Living on the Edge……
Rainforests in West Africa are quite different from rainforests anywhere else for two very good reasons………..one, that their existence depends on a unique weather pattern known as the Intertropical Convergence Zone (ITC) …….and two, because the region has dried out and cooled down a number of times in the past.
West African rainforests can be likened to a filling between two slices of bread – the Atlantic to the south and the Sahara to the north – which produce a soggy or dry sandwich depending on pressure from the ITC. During the course of the year the ITC moves, shifting north and bringing warm moist air from the ocean – the rainy season - and then moving back again, pushed by cool dry winds from the desert – a phenomenon known as the Harmattan which fills the air with a mist of dust and coats every surface, including your lungs, with the finest airborne particles of sand. Before it changes direction in July or August, the ITC may reach as far as 20˚N of the equator, which can bring rain into the Sahara itself.
Any rainforest close to the equator is guaranteed to be hot and wet all year round, but West Africa is not quite close enough to bring this guarantee. Instead, it has four different kinds of rainforest depending on how far they are from the equator and to what extent they are affected by the huge mass of the Sahara. Rainforest closest to the equator is termed wet evergreen forest (annual rainfall 1750-2000mm) and in West Africa it occurs only in southernmost parts – in Nigeria from around Lagos to Benin City and down to Port Harcourt and Calabar. Next come areas of moist evergreen forest (1500-1750mm) and after this there is moist semi-deciduous forest (1250-1750mm), which is the largest single type in West Africa and the one with the tallest trees. In this kind of rainforest, diminishing rainfall and a pronounced dry season cause many trees to lose their leaves for months on end.
But most extreme of all is the dry semi-deciduous forest we have at IITA in Ibadan where three or four months of the year are bone dry and with average annual rainfall hovering around 1250mm, a high proportion of trees, climbers and other plants become dormant and leafless in order to survive. We are in fact in the transition zone, midway between 7 and 8˚N of the equator where forest meets savanna. Further south there is little concern about when it might next rain but here we are on a tightrope between wet and dry. Like the ancient Roman deity Janus, god of doorways and gates who is depicted with two faces so that he can look both backwards and forwards, this area could go either way with global warming.
Mind the Gap…….
Another reason that IITA in Ibadan is so uniquely positioned is that it is in the far west of Nigeria and close by another major phenomenon – the Dahomey Gap. Situated largely in neighboring Benin, this startling geographical feature is a massive intrusion of savanna which reaches almost to the coast, cutting a vertical swathe through the West African rainforest. This creates a formidable barrier that many species of rainforest plants and animals cannot cross, which results in two different kinds of forest. To the west of the Dahomey Gap, from Ghana to Senegal, there is what is known as Upper Guinea Forest, and on the other side is Guinea-Congo forest which has closer affinities to forests in Central Africa. This puts the IITA Forest Reserve literally in a unique position as one of the few remaining forest fragments in the transition zone and an increasingly rare example of westernmost dry, semi-deciduous Guinea-Congo forest. Given that it is also well protected, there is perhaps no better place to monitor changes in climate and biodiversity.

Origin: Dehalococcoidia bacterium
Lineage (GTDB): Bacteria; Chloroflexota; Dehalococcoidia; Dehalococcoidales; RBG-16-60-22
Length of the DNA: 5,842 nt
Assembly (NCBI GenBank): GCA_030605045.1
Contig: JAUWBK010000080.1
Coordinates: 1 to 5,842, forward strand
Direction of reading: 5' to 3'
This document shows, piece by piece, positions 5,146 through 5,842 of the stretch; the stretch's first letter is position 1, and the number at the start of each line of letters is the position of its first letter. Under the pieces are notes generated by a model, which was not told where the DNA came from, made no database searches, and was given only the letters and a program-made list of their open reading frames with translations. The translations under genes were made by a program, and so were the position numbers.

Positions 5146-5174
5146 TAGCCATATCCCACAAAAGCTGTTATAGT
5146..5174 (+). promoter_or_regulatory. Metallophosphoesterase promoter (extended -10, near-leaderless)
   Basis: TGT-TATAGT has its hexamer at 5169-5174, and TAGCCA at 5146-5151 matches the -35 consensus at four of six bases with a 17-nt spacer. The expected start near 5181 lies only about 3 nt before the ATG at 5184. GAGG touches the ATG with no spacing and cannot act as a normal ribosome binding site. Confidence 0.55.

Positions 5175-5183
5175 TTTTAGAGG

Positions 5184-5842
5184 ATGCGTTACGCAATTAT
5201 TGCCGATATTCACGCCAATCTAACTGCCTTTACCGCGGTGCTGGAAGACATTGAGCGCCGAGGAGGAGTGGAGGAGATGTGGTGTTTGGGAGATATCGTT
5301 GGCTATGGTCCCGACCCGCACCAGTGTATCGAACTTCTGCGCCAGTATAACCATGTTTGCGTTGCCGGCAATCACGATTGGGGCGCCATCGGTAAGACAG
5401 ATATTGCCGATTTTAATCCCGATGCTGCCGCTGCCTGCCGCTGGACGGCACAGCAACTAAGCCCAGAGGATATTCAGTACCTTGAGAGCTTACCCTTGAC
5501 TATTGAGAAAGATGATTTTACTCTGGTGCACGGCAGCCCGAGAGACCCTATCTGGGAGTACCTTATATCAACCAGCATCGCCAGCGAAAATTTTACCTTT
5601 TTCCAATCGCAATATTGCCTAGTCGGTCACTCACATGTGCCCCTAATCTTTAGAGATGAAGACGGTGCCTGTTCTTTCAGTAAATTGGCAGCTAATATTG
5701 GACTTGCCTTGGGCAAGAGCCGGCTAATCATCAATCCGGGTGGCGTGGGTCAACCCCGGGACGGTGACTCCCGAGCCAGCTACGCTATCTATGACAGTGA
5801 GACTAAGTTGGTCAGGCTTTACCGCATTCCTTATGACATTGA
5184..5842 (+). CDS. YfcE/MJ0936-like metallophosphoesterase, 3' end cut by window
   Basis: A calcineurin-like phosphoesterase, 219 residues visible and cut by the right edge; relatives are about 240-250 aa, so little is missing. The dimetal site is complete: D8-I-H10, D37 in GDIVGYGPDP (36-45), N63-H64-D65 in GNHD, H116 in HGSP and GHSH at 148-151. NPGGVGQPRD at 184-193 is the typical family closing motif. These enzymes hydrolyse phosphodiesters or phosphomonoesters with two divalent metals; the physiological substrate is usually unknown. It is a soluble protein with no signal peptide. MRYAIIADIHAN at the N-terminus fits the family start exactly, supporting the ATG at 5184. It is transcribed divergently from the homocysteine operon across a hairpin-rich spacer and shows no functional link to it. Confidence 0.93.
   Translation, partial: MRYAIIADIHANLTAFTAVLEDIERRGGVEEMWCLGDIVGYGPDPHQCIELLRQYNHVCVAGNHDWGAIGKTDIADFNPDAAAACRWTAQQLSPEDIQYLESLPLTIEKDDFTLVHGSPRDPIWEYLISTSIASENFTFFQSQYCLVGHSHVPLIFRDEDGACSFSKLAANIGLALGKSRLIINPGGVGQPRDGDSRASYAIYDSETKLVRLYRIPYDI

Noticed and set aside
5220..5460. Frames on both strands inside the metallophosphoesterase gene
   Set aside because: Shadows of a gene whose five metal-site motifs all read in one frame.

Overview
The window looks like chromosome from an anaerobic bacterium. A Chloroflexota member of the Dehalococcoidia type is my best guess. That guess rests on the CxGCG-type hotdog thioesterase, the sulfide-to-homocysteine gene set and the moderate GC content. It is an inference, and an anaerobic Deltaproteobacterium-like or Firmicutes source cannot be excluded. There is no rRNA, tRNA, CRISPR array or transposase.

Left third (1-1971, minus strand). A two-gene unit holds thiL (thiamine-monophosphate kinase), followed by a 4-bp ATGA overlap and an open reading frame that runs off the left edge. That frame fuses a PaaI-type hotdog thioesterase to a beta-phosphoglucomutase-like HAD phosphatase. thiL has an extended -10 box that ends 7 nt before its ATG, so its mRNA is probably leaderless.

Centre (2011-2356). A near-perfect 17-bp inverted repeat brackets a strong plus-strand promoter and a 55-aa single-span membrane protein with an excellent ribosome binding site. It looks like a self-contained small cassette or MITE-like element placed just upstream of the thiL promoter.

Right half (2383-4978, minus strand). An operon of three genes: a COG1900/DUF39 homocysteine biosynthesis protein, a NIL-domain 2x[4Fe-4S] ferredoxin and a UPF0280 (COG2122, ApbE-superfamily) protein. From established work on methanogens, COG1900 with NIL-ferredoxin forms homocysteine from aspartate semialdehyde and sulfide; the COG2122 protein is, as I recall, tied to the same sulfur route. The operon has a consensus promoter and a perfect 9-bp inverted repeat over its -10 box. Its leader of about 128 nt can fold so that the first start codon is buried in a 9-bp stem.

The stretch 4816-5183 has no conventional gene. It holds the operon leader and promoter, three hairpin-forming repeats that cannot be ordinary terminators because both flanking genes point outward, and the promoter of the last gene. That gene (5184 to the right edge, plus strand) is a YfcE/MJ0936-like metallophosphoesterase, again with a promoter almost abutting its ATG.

Against the odds……
Human-induced climate change has never happened before and by definition is therefore unpredictable. Becoming drier is nothing new though. Indeed it would appear that this has happened several times to West African forests in the geological past, leaving pockets of rainforest only in the warmest wettest places and driving all else to extinction. This is another reason that West African rainforests are different from those in the Americas, Asia and Australasia. Everyone knows that rainforests have the greatest diversity of living things anywhere on earth and a high degree of endemism – species found in one area and nowhere else. In general you expect the highest endemism in very complex terrain – rugged mountains, diverse watersheds and varied rocks and soils - which creates innumerable niches and physically separates species which then evolve differently. Endemism in West Africa seems to be for a different reason though. For one thing, West Africa has no high mountain ranges like Central America, Borneo or New Guinea and is more uniform in its geology. The high numbers of endemic species in West Africa may therefore have more to do with survival against the odds in small pockets of rainforest when all the surrounding forest dried out.
These are big generalizations of course, but they serve to give an idea of why rainforests in West Africa are the way they are, and why the last few remaining areas are so very special. At present rates of deforestation, they will more or less be gone by 2020, and mostly before they have been studied in any detail or assessed in terms of their contribution to the environment and life in the region. That’s why even a small fragment like the 350-ha IITA Forest Reserve can have a big impact if actively managed for research, conservation and education as well as for the diversity of plants and animals that live there.